Better than creating a new template, in my opinion, would be moving off the clutter into the infobox. Goodmorningworld (talk) 09:35, 13 August 2009 (UTC)
Technically, infoboxes should not contain information that is not also found elsewhere in the article. Powers T 12:37, 13 August 2009 (UTC)
Why not? Goodmorningworld (talk) 16:12, 13 August 2009 (UTC)
Could have sworn I read that somewhere... Powers T 17:18, 13 August 2009 (UTC)
I think he meant *moving* the clutter to the box, not copying it. (talk) 18:43, 13 August 2009 (UTC)
What's even worse than the way it shows up when you're reading it, is the clutter when you're trying to edit it, and have to parse through all of the various templates and such to actually find, you know, content. Who then was a gentleman? (talk) 18:18, 13 August 2009 (UTC)
As a little summary, it's clear that not just one guy feels irritated. Right now the options seem to be:
  1. Move clutter above main text (template like disambig)
  2. Move to info box
  3. Move down in main text, e.g. end of section 0
Personally, I think that a new template (#1) may be a clearer signal to editors than just a change in the MOS (#3). From a layout/visual standpoint, I think both #1 and #2 fit very well. (talk) 18:43, 13 August 2009 (UTC)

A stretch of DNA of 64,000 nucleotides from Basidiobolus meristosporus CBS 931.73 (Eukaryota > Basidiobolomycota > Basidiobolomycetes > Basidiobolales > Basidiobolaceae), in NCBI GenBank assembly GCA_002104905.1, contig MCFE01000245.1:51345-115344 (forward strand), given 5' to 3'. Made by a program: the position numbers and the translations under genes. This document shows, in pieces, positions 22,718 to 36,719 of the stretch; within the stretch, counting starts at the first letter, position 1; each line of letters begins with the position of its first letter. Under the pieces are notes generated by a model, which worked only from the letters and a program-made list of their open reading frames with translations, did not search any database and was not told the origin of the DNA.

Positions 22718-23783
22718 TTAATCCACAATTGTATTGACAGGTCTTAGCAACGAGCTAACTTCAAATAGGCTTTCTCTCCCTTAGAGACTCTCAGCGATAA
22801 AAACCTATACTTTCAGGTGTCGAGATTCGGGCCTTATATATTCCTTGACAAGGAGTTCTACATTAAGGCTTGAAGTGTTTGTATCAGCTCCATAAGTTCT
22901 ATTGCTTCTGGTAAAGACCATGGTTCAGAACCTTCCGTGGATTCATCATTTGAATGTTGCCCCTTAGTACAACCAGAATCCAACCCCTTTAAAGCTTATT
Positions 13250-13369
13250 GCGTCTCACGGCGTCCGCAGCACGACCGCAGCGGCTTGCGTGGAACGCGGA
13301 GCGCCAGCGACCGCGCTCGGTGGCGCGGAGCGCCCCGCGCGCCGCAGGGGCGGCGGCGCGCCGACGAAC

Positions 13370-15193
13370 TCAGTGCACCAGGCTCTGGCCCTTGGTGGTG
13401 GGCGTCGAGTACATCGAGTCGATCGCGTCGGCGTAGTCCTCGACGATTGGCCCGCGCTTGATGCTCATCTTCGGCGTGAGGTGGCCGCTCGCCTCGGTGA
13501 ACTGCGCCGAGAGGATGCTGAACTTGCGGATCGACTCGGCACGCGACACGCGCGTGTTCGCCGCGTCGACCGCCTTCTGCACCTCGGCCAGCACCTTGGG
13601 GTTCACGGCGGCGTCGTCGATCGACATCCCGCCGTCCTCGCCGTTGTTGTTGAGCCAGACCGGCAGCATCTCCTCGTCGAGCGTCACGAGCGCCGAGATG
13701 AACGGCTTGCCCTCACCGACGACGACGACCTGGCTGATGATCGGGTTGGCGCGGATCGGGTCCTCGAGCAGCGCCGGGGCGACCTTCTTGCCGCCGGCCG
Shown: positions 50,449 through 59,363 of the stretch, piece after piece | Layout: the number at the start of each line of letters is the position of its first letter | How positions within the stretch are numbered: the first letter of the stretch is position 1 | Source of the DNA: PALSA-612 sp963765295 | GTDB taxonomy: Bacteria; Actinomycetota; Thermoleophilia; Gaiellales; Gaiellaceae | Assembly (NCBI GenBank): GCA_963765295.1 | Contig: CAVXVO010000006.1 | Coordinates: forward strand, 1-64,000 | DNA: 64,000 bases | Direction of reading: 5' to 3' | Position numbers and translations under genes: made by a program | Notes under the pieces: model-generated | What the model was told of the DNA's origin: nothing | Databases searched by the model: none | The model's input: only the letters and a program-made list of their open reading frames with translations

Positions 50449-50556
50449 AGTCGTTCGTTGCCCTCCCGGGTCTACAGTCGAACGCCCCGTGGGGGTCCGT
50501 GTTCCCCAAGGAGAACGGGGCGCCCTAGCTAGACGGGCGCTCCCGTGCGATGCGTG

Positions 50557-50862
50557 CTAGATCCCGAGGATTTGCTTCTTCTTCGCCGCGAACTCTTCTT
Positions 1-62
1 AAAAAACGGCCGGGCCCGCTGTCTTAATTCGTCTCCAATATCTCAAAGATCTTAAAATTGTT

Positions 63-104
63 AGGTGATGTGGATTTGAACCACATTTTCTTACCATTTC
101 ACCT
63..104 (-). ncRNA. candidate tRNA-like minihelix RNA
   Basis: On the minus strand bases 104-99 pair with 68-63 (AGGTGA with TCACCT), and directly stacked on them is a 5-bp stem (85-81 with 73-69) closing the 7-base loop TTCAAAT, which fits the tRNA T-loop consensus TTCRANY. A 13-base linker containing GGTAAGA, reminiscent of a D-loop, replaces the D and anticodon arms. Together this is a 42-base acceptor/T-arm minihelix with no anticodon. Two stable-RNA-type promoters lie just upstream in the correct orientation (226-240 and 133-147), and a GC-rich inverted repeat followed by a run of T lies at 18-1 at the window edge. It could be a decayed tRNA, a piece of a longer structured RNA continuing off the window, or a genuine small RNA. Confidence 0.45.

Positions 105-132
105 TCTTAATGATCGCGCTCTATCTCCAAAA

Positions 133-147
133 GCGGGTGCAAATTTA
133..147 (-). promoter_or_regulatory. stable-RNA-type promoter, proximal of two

I guess a fourth option would be a separate small box (distinct from the Information Box) for "Etymology and pronunciation", or whatever applies. However, you'd probably want the type in normal size (or maybe 80%-95%) since small type is a real pain on small screens like mine (Compaq FS7600) for long texts and texts in other alphabets, including the International Phonetic Alphabet, especially with accent marks that are sometimes hard enough to distinguish at normal size (e.g. circumflex from umlaut from tilde from macron).
I agree that, if more than half-a-dozen ordinary words, the parenthetical material can become a real obstacle; the little "click this" loudspeaker icon to hear the word pronounced (on browsers and systems equipped to do this) can add to the clutter, where it might fit naturally into a separate box. —— Shakescene (talk) 04:04, 15 August 2009 (UTC)

Destination of link for text "Categories"

Below a page are linked the categories to which it belongs. Clicking on a category name takes one to the category page, which is fine. However, If one clicks on the word "Categories" in front of the category list, one is linked to Special:Categories. I propose this to be changed to Category:Contents. Almost never is one interested in Special:Categories, but it can be interesting/useful to browse Category:Contents. --Gerrit CUTEDH 14:18, 13 August 2009 (UTC)